DC Renewable Energy Standard Passes

Power provided to one of the most politically charged geographic entities in the United States is going to be partly supplied with energy from renewable sources. The District Council of the District of Columbia (DC), where a majority of the national political action is based, has joined the state-based march toward mandatory use of renewable energy.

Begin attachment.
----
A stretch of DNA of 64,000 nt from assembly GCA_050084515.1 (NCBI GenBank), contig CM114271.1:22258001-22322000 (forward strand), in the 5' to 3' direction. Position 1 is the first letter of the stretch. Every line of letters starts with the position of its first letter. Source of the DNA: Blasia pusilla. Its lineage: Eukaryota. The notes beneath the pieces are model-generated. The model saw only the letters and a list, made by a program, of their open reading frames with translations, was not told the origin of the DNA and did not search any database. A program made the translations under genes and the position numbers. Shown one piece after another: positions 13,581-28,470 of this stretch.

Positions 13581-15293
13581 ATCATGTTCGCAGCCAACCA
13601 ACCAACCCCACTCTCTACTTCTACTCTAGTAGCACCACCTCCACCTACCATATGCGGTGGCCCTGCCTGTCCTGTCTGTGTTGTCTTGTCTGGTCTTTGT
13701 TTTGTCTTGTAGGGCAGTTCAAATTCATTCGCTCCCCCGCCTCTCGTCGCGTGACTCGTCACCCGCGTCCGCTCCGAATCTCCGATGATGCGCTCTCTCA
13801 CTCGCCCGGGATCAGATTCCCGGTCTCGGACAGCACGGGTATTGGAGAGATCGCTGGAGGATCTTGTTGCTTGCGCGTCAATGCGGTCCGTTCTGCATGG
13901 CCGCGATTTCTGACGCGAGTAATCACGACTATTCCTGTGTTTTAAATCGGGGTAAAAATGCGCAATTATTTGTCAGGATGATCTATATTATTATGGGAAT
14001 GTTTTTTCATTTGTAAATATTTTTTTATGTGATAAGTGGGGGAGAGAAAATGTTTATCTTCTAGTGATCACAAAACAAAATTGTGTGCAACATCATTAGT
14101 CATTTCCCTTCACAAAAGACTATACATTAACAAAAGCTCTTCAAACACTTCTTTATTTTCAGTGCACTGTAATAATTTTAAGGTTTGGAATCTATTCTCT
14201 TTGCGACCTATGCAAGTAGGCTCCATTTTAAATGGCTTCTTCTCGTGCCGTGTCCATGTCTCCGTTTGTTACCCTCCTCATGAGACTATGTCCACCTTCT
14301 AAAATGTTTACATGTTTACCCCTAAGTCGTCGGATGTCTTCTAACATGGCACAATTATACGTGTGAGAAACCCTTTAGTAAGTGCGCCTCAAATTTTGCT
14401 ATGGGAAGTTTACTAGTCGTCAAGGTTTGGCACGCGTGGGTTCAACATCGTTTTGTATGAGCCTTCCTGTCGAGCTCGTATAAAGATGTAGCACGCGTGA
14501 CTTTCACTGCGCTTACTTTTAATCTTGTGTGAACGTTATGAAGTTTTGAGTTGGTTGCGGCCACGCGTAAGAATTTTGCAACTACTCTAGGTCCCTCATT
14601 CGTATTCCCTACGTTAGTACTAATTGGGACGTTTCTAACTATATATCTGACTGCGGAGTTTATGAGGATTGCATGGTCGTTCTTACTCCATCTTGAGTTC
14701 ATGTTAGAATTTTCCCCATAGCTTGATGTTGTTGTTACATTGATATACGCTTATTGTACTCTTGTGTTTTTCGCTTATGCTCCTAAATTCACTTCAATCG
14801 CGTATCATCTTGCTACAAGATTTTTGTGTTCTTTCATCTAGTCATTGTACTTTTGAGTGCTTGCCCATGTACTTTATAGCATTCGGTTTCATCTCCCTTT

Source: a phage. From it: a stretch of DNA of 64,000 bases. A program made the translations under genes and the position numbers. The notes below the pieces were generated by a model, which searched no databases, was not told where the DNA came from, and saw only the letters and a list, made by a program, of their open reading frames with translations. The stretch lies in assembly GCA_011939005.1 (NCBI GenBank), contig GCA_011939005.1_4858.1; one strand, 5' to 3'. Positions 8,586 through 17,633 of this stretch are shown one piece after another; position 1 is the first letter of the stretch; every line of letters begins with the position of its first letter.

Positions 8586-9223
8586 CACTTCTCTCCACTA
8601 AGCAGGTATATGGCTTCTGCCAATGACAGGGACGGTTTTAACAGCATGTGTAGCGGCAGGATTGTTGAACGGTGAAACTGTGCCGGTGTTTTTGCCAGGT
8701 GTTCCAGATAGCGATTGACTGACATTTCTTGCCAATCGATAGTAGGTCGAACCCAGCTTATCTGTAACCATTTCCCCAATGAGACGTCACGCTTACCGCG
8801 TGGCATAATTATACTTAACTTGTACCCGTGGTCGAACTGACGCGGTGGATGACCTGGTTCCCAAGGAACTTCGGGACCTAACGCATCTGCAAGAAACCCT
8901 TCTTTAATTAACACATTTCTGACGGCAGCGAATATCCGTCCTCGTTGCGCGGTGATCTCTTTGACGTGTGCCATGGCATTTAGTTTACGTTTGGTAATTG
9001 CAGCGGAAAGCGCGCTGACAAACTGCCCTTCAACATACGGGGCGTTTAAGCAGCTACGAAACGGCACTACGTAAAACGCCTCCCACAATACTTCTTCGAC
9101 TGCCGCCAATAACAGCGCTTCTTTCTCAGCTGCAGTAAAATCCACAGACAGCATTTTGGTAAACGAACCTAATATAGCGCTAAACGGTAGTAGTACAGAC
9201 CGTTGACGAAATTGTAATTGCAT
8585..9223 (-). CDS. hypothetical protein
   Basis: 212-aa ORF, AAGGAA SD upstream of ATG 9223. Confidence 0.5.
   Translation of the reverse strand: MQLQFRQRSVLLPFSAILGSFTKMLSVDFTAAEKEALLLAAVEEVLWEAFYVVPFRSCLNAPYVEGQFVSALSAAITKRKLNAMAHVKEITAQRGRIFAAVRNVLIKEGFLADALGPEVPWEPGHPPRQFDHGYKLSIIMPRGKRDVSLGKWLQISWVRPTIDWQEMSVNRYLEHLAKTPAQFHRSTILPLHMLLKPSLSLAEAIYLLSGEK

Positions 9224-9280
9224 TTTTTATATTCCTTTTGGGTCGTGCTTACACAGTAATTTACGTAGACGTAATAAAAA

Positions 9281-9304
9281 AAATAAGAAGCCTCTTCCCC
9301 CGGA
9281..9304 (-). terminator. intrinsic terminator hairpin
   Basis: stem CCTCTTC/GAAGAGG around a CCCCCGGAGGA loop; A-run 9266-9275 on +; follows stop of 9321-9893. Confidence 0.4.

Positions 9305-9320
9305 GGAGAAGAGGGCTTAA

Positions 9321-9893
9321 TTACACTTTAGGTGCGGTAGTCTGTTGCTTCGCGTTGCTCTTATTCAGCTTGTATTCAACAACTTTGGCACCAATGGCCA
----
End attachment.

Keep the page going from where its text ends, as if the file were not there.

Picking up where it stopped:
The ruling will require DC utilities to obtain 11 percent of their electricity from renewable energy by 2022. The District’s Public Service Commission will establish a renewable energy credits (REC) trading program. RECs can be traded with other states in the PJM transmission region – which is Pennsylvania, New Jersey and Maryland. In 2005, suppliers will receive 120 percent credit for each MWh of solar or wind energy obtained; and a 110 percent credit in 2006 and beyond. Utilities that do not meet the solar requirement would pay an alternative compliance fee of 30 cents per kWh. Under the new law, retail electricity suppliers in the District must obtain at least 0.386 percent of their electricity portfolio from solar energy by 2022. The national Solar Energy Industries Association (SEIA) calculated that the District of Columbia’s Renewable Energy Portfolio Standard should result in 32 MW of solar electric generating capacity by 2022. That’s enough to power about 1,600 average homes, approximately the size of historic Anacostia. “We estimate that the RES will support more than 1,120 jobs in the solar industry, with at least 500 of these jobs being local to the DC area,” said Rhone Resch, President of SEIA. “While DC has comparatively little wind or biomass resources, there’s plenty of sun,” said Resch. “Every rooftop throughout the city has the potential to generate its own electricity, help reduce stress on the grid, and improve our energy security while cleaning up the air we breathe. The passage of this legislation creates a viable market for solar power in our nation’s capitol.” The law also establishes a Renewable Energy Development Fund to bank the alternative compliance fees paid by utilities. Proceeds from the Fund will be used exclusively to provide loans and grants for solar energy projects in the District. “This will empower the solar industry to continue it’s rapid expansion in manufacturing production and accelerate the training of technicians and economic development in this empowering and distributed energy industry,” said Peter Lowenthal, Executive Director of the MD-DC-VA Solar Energy Industries association, who had input on crafting the final legislation. While the new RPS will likely spur many REC purchases from out of state, there are likely to be many new solar projects within DC. Some may be focused on critical back-up power applications for important government and public entities. “DC could use it for reliable power for fire stations, police stations, if they’re thinking about doing the right thing,” Lowenthal said. “And that’s what we’re guiding them towards.” Lowenthal also explained that the language of the legislation focused on defining solar in a broad enough way that solar thermal could be included in the RES. The RES will greatly reduce harmful emissions from power plants – a critical benefit since DC currently is not in compliance with federal Clean Air Act standards. Local residents will experience less smog, fewer Code Red health alerts, and a decrease in the 20,000 annual pollution-generated asthma attacks in the District. “We currently suffer from some of the worst air quality in the country,” Resch said. “Increasing our use of solar power will help decrease the pollution in the metro area and reduce the health risks to our children and elderly.” The electricity generated from solar alone will prevent 66,722 tons of carbon dioxide (CO2) emissions, as well as 214.6 tons of smog-forming nitrous oxide (NOx) and 840.4 tons of the acid rain pollutant sulfur dioxide (SO2) annually by 2022.
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